Jan. 5, 2009 at 6:16 PM ET
Social networking tool Twitter was hit by a major hacker attack on Monday, with several "high profile" accounts -- including that of President-elect Barack Obama -- taken over by computer criminals, the firm said.
The hackers then impersonated a series of famous users by sending out fake, sometimes embarrassing messages.
Among them was a Twitter message posted on CNN anchor Rick Sanchez's blog that said Sanchez "might not be coming into work today," because of drug use. The message was quickly removed.
A later message on Sanchez’s Twitter account said, "Sorry loyal followers. Someone hacked us for a moment there." Sanchez is among Twitter's most popular users, and incorporates the service into his afternoon show on the cable network.
A spokeswoman for CNN said the network would issue a statement on the situation shortly.
Obama's Twitter page urged visitors to take an online survey and win a gas card, but the link actually sent visitors to a site that pays commissions to affiliates who generate traffic.
Other Web surfers suggested that several other high-profile users also were hit by hackers. Britney Spears' Twitter page included obscene language. A note critical of anchor Bill O'Reilly was apparently posted on the Fox News Twitter page.
Twitter acknowledged the hack, posting on its corporate blog at about 1:30 ET that "we have identified the cause and blocked it."
The San Francisco-based company said that 33 accounts were compromised "by an individual who hacked into some of the tools our support team uses to help people do things like edit the e-mail address associated with their Twitter account when they can't remember or get stuck." Sanchez and Obama are now back in control of the accounts, Twitter said. The company also said that Obama had not posted to the Twitter page since the Nov. 4 election.
Also, a phishing attack
That high-profile hacks weren't the only problem Twitter had on Monday. The firm also suffered a first-of-its kind phishing attack over the weekend.
The firm said the phishing attack was "unrelated" to the high-profile Twitter impersonation.
Thousands of Twitter users reported receiving messages urging them to visit a Web page with the message: "Check out this funny blog about you." Others received a similar message that said, "Hey, i found a website with your pic on it. … LOL check it out here twitterblog." On Monday, another phishing message said users could win an iPhone by clicking on the message.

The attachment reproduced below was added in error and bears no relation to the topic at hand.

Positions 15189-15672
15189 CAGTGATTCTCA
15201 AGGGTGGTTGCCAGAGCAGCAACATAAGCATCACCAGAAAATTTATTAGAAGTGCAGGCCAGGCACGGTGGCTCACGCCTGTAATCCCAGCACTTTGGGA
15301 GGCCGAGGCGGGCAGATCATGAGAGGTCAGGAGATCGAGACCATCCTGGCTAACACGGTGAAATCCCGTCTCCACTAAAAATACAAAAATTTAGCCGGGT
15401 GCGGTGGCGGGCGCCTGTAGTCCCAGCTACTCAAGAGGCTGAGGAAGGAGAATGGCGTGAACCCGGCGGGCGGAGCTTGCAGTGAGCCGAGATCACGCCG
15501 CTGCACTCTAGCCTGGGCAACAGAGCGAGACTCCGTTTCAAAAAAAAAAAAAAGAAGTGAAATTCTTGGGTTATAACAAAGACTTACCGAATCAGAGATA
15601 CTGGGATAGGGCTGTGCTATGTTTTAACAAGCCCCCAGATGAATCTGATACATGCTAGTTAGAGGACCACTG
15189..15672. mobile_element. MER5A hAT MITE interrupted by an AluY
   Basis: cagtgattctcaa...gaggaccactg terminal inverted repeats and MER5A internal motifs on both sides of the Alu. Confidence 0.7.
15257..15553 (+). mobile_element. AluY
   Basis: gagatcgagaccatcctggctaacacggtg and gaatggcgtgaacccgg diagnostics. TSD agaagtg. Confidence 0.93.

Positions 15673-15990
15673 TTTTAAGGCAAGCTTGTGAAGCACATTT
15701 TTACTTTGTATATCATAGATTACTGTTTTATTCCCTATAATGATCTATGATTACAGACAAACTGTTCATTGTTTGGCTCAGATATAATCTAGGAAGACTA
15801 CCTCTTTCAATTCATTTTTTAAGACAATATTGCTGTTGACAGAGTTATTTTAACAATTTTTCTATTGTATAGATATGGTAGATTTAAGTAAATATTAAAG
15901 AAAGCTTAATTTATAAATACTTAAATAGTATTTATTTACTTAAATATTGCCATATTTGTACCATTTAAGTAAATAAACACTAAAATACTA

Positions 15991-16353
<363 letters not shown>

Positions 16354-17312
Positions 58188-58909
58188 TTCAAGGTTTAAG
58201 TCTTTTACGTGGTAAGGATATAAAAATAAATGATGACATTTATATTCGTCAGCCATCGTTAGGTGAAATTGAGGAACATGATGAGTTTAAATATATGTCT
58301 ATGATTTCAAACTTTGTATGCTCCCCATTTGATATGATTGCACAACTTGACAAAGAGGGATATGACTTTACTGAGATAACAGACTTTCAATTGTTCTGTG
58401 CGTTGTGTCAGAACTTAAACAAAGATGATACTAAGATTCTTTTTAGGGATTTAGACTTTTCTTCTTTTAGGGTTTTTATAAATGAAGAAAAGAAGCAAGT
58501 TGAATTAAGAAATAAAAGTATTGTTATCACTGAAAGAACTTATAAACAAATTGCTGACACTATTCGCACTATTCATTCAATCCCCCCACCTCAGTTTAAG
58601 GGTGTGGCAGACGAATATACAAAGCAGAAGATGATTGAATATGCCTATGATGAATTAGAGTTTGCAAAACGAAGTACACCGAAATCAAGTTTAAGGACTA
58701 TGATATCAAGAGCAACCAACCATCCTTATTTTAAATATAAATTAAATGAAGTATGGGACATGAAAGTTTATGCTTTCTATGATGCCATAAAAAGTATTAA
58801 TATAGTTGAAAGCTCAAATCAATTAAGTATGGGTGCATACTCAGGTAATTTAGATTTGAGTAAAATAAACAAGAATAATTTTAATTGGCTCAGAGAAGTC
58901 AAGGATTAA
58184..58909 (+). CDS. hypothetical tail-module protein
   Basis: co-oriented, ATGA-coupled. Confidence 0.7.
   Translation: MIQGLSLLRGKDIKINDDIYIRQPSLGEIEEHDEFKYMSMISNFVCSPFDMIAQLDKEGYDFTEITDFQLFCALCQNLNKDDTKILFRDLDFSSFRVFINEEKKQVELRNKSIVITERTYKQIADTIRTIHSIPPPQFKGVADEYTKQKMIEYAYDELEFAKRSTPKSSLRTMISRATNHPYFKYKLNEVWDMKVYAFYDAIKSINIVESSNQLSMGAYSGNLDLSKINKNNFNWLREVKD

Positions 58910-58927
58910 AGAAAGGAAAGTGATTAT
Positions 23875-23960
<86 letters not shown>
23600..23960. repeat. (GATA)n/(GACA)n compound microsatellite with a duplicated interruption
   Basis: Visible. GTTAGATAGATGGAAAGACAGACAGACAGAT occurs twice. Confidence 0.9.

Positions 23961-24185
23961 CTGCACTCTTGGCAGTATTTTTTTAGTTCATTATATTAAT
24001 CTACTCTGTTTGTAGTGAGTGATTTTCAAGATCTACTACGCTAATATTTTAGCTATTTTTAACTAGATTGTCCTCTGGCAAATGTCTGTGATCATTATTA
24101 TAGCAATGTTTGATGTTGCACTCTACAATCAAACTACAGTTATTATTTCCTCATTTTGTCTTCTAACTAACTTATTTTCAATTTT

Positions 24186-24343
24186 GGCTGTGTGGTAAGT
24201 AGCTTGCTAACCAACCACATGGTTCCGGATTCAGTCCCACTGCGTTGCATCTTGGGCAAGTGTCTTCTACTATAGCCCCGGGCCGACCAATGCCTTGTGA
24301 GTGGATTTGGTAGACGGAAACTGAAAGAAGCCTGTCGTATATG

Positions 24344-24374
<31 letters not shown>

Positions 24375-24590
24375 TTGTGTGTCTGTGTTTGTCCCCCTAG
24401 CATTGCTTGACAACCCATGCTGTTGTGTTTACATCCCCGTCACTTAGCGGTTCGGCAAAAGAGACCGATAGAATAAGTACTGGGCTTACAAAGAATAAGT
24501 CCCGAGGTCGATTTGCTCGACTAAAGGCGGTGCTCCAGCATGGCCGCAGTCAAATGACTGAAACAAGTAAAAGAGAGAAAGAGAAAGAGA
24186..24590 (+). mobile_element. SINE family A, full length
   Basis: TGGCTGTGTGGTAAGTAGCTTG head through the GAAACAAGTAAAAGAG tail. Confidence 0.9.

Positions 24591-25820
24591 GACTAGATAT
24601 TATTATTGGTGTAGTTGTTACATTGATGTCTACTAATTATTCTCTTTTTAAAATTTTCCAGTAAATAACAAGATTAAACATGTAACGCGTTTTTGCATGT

Users who clicked on the link were asked to log in to Twitter. The site they were directed to mimicked the real Twitter site, but was actually controlled by hackers and apparently designed to steal Twitter passwords. At least some of those who fell for the ruse had their accounts hijacked and used to send out more phishing e-mails.
Phishing e-mails are hardly new, and many Web users have become too sophisticated to fall for traditional e-mail phishing scams. But the Twitter phishing messages were more believable, for several reasons. They appeared to be sent by a trusted user. And Twitter users can log in using third-party sites.
"If you are a Twitter subscriber you should be aware of these recent phishing efforts and how to protect yourself," said Marian Merritt, a security expert at Symantec Corp.
Twitter allows users to connect with each other through short, 140-character messages similar to cell phone text messages. The service says it has 6 million registered users, though the number of active users is less. Similar to Facebook or MySpace, users agree to subscribe to each other's "feeds," and can follow each other's daily lives through the short notes.
While having a Twitter account hijacked might not seem that dangerous, it obviously can be detrimental to high-profile users. Also, nearly half of all Web users use the same password at all Web sites they use, according to security firm Sophos, meaning Twitter users who fell for the phishing attack may also have put their online banking accounts and other financial accounts at risk.
Twitter is urging users to change their passwords in response to the attack.